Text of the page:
“In my opinion, team sports help build character and allow kids to learn to play with others. I’m a big fan of team sports, and I’ve been pushing hard to get spring sports going,” Gonikman said.

Belmont-Redwood Shores Little League (BRSLL)

The BRSLL baseball league plans to follow similar safety standards but has also considered other adaptations like placing its players on teams and providing safety standards for umpires. The league decided to forego tryouts this year for its upper divisions, remaining strict with age brackets and requirements and not allowing players to request to play in a higher division. League President, Joseph Revels, explained that after a year off, many players would need to re-develop their skills. Revels downplayed the winning/losing aspect of the game and stressed the overall importance of just getting kids out to play team sports. 

“Baseball is part of the fabric of being a kid in America, and I’ve seen the absence of baseball and the toll that it has taken. What I love about it is that it’s not about winning; it’s about making it accessible to all kids, making it fun, and growing the love of the sport,” Revels said.

In addition to returning to the field for players, reopening the season is getting teen umpires back to work. Carlmont sophomore, Areg Horoupian, is a teen umpire who’s happy the league will be reopening.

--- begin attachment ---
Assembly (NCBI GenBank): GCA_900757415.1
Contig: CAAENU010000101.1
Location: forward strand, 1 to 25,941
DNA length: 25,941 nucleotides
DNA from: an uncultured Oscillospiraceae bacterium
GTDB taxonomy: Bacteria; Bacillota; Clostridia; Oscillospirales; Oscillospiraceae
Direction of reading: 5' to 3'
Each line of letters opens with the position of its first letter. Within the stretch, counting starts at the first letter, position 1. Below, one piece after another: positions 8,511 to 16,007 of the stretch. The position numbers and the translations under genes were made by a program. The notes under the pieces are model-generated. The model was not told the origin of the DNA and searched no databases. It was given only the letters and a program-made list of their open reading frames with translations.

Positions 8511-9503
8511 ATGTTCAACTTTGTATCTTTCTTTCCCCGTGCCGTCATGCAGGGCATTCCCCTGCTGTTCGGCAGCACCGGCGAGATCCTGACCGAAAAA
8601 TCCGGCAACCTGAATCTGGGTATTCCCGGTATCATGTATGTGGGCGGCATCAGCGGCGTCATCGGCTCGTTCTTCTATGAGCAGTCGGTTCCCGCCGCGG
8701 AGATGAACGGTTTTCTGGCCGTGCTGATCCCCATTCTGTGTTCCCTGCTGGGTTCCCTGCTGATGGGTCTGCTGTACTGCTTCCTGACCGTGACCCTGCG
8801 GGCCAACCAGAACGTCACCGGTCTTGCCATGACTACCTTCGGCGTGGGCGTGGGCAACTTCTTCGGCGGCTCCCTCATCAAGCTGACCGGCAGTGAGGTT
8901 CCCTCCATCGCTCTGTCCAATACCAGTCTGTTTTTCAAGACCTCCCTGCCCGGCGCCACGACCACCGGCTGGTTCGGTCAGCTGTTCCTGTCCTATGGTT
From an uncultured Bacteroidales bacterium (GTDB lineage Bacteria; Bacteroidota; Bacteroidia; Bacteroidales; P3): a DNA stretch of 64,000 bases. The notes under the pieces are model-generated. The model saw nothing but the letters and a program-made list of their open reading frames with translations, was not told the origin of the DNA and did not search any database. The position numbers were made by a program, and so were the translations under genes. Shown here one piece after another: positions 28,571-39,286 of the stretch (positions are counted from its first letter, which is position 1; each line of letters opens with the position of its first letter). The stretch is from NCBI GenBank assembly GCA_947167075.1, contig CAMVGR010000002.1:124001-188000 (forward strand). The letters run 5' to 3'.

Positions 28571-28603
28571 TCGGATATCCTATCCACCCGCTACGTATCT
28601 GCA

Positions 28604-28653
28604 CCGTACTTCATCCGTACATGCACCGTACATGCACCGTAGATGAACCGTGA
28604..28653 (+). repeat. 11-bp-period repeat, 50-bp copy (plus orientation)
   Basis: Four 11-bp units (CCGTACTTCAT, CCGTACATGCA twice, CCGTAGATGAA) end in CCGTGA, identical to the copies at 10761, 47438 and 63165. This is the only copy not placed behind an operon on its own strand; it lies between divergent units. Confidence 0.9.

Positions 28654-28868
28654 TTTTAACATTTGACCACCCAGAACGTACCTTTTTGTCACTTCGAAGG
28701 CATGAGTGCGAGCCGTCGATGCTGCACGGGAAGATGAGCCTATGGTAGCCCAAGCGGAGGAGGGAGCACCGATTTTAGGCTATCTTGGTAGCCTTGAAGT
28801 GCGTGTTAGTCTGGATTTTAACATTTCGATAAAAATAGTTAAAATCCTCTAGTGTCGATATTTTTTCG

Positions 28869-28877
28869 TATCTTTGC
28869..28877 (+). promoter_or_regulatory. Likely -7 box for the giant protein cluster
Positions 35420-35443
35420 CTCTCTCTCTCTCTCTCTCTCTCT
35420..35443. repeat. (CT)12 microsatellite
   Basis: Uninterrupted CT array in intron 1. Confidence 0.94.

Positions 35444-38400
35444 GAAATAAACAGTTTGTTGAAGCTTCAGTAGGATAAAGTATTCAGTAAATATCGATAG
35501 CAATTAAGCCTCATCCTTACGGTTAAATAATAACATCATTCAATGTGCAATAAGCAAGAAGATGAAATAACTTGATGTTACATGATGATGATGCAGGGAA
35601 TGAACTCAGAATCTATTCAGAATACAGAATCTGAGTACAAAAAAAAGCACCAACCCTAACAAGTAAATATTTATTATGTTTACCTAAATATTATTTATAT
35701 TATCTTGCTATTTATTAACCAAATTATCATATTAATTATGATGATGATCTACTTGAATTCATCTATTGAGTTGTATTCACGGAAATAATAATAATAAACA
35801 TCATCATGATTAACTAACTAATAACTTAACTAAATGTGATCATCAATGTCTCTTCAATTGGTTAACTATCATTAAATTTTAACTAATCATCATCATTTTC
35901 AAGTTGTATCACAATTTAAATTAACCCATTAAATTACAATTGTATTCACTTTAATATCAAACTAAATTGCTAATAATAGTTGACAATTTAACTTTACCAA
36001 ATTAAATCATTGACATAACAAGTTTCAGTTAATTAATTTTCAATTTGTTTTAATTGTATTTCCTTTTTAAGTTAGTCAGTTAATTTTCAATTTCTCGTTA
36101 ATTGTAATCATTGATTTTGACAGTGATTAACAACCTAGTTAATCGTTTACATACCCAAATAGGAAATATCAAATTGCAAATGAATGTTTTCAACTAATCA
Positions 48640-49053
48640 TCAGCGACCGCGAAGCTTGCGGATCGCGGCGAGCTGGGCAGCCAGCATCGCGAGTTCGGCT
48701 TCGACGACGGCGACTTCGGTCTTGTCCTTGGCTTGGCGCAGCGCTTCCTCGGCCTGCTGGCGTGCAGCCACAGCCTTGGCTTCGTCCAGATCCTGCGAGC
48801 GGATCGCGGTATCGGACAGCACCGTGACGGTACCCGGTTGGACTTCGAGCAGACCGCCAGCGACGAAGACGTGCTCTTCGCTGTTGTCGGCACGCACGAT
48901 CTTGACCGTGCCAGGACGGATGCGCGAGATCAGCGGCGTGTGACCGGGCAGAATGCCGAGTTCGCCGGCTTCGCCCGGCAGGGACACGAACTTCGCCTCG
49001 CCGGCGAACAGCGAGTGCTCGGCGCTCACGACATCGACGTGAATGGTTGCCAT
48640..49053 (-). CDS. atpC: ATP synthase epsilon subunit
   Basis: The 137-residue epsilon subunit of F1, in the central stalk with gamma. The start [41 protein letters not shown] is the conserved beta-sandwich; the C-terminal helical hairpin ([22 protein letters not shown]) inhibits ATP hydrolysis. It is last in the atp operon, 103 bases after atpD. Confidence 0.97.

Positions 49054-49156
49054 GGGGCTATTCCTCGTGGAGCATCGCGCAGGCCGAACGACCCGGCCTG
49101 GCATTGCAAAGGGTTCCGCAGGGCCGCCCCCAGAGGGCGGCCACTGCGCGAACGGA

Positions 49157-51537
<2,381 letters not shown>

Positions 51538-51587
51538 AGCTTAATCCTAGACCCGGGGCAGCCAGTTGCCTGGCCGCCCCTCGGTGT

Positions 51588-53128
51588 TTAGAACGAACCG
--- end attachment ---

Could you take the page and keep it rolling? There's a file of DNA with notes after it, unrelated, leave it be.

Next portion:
“If I had the opportunity to umpire again, I would most certainly do so. It was my main job for a long time, and I look forward to going back,” Horoupian said.

Reopening the league means BRSLL is looking for high school umpires and plans for safety standards to keep youth umpires safe. (Tony Chan)

BRSLL Chief Umpire, Mark Stevens, described safety precautions planned for youth umpires, including having home plate umpires wear face coverings at all times and having them stand behind the pitcher rather than behind the home plate. Additionally, Revels and Stevens encourage high school students, especially former players, to contact them for upcoming training sessions.

Bel-Mateo Babe Ruth Baseball

For older youth, Bel-Mateo Babe Ruth Baseball not only plans to hold their season but, for the first time, will be allowing high school players to actively play for their high school and play in Babe Ruth at the same time. Exact plans for high school scheduling and the opening play of the Babe Ruth season are still being determined. Still, there is clear determination to get the players back on the field after the lengthy layoff, as explained by league president Steve Vega. 

“Baseball is back, and It’s not just baseball. Youth athletes from age five through college need to be involved in some activity in their lives to keep their minds and bodies going. This is extremely crucial,” Vega said.

In the next few weeks, all three leagues will be hosting registration and are reassuring the community to feel safe and confident in enrolling their kids in their programs.  

If plans continue, “play ball!” will indeed echo throughout local fields in the coming weeks, signaling a key step back toward life before the pandemic.